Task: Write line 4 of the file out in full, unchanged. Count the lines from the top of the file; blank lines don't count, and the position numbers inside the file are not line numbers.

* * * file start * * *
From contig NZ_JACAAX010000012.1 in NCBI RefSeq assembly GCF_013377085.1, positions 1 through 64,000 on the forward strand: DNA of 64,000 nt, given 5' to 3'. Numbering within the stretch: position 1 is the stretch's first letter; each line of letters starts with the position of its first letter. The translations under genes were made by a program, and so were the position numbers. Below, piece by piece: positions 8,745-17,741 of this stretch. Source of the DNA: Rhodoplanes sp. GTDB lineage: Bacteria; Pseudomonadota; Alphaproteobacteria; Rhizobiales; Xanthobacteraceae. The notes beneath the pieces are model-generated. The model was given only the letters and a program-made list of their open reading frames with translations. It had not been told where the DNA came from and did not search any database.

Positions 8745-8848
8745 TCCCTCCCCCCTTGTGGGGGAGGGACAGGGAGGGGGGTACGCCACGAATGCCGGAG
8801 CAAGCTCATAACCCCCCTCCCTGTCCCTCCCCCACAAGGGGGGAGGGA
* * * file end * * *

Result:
8801 CAAGCTCATAACCCCCCTCCCTGTCCCTCCCCCACAAGGGGGGAGGGA